Responsible investing is widely understood as the integration of environmental, social, and governance factors – hence the ESG acronym – into investment processes and decision-making. ESG factors cover a wide spectrum of issues that traditionally are not part of financial analysis, yet may have financial relevance for investors.
ESG factors may include how corporations respond to climate change, how good they are with water management, how effective their health and safety policies are in the protection against accidents, how they manage their supply chains, how they treat their workers, and whether they have a corporate culture that builds trust and fosters innovation.
History of ESG
The term ESG was first coined in 2005 in a landmark study entitled “Who Cares Wins.” Today, ESG investing is estimated at over $20 trillion in assets and its rapid growth builds on the Socially Responsible Investment (SRI) movement that has been around much longer.
But unlike SRI, which is based on ethical and moral criteria and uses mostly negative screens, such as not investing in alcohol, tobacco, or firearms, ESG investing is based on the assumption that ESG factors have financial relevance.
In fact, today there are thousands of professionals from around the world holding the job title “ESG Analyst” and ESG investing is the subject of news articles in the financial pages of the world’s leading newspapers. Many investors recognize that ESG information about corporations is vital to understanding corporate purpose, strategy, and management quality of companies. It is now, quite literally, big business.
But what explains the remarkable rise of ESG investing and what does this mean for the future?
Why ESG Matters
Cynics may argue that responsible investing is just a fad. But a closer look at the forces that have driven the movement over the past 15 years suggest otherwise.
First, technology and the rise of transparency are likely here to stay. Gathering and processing data may become ever easier and cheaper. Smart algorithms might increasingly allow for better interpretation of non-traditional financial information, which seems to be doubling in volume every couple of years.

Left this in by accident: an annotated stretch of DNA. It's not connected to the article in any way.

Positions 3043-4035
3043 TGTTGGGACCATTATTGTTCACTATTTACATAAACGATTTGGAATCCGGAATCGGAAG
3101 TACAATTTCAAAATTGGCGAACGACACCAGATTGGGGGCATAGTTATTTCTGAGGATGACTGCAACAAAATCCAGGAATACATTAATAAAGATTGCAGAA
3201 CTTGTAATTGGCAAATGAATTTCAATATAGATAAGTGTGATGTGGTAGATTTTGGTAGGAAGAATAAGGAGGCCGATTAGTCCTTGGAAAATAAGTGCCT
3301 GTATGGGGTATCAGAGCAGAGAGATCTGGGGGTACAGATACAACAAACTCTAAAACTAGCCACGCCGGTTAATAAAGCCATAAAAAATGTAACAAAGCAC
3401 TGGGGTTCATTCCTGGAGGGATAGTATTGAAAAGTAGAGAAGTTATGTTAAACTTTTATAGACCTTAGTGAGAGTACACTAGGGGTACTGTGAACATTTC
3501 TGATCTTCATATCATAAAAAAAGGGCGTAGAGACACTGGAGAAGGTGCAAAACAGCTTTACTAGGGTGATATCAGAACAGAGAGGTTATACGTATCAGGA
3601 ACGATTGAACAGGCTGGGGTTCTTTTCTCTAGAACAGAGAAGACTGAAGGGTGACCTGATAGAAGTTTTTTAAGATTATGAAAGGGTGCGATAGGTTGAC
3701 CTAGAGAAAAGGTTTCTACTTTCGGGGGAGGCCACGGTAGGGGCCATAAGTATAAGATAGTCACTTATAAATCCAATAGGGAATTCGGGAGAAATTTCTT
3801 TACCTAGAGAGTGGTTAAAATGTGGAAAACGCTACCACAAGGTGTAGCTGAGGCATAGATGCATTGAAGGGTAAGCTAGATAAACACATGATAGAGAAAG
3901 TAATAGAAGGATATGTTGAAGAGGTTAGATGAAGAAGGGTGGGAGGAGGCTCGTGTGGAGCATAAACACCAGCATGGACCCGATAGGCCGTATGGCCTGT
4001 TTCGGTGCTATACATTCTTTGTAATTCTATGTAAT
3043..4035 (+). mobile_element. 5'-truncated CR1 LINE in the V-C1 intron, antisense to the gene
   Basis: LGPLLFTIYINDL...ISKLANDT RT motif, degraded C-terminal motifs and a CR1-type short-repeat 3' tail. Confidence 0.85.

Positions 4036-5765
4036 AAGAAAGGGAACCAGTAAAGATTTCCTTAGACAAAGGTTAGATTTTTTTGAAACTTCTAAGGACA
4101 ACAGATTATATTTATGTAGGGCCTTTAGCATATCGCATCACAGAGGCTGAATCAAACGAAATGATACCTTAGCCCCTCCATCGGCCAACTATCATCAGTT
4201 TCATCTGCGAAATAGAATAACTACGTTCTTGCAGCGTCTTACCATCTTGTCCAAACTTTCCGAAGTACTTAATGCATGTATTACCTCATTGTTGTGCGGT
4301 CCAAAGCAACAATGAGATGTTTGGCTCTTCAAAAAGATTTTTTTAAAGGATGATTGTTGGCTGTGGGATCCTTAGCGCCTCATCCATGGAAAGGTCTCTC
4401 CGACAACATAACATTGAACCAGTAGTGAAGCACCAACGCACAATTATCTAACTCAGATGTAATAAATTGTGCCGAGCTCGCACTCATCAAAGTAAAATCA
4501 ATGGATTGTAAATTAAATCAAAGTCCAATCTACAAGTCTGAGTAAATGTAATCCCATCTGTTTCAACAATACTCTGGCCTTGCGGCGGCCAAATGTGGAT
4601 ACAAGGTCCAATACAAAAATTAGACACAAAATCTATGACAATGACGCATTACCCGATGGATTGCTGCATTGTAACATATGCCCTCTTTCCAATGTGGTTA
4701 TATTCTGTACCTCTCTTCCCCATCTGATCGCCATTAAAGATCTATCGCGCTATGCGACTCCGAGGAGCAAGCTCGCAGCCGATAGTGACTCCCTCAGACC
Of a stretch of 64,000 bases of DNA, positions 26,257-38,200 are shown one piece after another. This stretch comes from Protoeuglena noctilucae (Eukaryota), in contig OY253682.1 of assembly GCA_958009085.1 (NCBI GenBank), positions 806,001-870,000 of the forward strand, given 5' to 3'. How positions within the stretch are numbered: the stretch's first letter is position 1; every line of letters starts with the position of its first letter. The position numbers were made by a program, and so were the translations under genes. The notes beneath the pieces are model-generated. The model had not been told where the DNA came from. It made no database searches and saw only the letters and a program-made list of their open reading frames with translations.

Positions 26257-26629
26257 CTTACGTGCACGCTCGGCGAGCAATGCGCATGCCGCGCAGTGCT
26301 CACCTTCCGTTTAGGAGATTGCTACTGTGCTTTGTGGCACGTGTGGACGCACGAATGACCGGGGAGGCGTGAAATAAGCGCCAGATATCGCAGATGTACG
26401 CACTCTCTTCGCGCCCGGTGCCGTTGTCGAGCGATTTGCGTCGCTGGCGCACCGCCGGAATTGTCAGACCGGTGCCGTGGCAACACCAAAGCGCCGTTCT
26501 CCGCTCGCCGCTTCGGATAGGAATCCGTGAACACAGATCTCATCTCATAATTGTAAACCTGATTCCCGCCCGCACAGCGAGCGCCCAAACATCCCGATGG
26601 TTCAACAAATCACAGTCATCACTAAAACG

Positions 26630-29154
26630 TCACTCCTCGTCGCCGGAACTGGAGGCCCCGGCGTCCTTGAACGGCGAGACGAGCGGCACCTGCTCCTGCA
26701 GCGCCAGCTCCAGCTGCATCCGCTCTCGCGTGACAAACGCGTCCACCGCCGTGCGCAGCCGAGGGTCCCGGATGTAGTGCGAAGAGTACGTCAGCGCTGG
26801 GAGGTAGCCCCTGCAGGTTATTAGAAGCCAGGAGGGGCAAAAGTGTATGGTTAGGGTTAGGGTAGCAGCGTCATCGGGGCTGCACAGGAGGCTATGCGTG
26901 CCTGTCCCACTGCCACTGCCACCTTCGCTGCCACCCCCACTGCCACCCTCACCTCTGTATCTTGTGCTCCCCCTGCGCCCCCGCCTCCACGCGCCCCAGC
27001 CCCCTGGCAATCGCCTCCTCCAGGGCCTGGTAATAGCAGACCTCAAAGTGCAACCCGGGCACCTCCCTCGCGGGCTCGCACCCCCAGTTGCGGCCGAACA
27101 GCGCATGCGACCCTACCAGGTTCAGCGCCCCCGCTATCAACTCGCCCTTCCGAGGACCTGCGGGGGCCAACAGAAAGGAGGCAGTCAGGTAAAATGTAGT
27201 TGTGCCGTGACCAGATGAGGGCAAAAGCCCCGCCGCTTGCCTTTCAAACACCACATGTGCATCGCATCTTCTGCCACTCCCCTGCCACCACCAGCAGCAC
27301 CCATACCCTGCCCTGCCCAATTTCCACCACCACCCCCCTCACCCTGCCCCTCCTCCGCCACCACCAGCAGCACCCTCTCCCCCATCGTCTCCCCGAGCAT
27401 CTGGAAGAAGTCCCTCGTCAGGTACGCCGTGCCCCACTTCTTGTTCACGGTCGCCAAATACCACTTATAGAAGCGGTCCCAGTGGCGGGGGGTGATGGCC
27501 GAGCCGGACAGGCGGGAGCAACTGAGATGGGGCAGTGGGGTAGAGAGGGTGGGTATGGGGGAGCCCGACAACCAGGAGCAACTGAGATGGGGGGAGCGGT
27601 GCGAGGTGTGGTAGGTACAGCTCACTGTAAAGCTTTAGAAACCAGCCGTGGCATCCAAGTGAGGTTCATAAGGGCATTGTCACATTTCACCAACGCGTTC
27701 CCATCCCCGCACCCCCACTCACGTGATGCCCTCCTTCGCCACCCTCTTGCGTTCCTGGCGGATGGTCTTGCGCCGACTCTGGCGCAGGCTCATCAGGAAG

Second, environmental changes, in particular climate change, might put a growing premium on good stewardship and low carbon practices as natural assets appreciate in value over time.
Finally, people everywhere are increasingly empowered by technology. ESG investing allows them to express their own values and to ensure that their savings and investments reflect their preferences, without compromising on returns.
The Rise of ESG
The rise of ESG investing can also be understood as a proxy for how markets and societies are changing and how concepts of valuation are adapting to these changes.
The big challenge for most corporations is to adapt to a new environment that favors smarter, cleaner, and healthier products and services, and to leave behind the dogmas of the industrial era when pollution was free, labor was just a cost factor and scale, and scope were the dominant strategies.
- For analysts, ESG data is increasingly important to identify those companies that are well-positioned for the future and to avoid those that are likely to underperform or fail.
- For individual investors, ESG investing offers the opportunity to vote with their money.
- For policymakers, it should be a welcome market-led development that ensures the common good does not get lost in short-term profit-making at any cost.
Today’s use of ESG
In terms of overall assets, the report says money managers as a whole incorporate ESG factors “fairly evenly” across environmental, social, and governance categories. Money managers incorporate social factors slightly more than environmental and governance criteria. As the report shows, social criteria incorporation by money managers increased 39% from 2016 to $10.8 trillion in 2018.
Even so, “climate change” is identified as the most important specific ESG issue considered by money managers in asset-weighted terms; the assets to which this criterion applies more than doubled from 2016 to 2018, reaching more than $3.0 trillion.
Further, the report found that “conflict risk” was the leading social criterion at $2.3 trillion assets under management, while assets managed with “human rights” criteria were next, at $2.2 trillion.
Continuing a trend that began years ago, criteria related to climate change and carbon emissions remained the most important environmental issue for these institutions, affecting $2.2 trillion.
According to the report, “public funds” represent both the largest value of ESG assets under management and the largest number of institutional investors incorporating some form of ESG in their investments. Insurance companies rank second in value of ESG assets under management, although only a few institutions are involved.
ESG May Be Here to Stay
ESG investing has matured to the point where it can greatly accelerate market transformation for the better. As corporations and investors experience growing influence and power, their actions and decisions increasingly shape the future. Provided that political framework conditions based on openness and global rules do not deteriorate further, market-led changes can act as a force for good on a truly massive scale.
Socially Responsible Investing (SRI) / Environmental Social Governance (ESG) investing has certain risks based on the fact that the criteria excludes securities of certain issuers for non-financial reasons and, therefore, investors may forgo some market opportunities and the universe of investments available will be smaller.
This material was created for educational and informational purposes only.
All information is believed to be from reliable sources; however LPL Financial makes no representation as to its completeness or accuracy.
This article was prepared by Financial Media Exchange.
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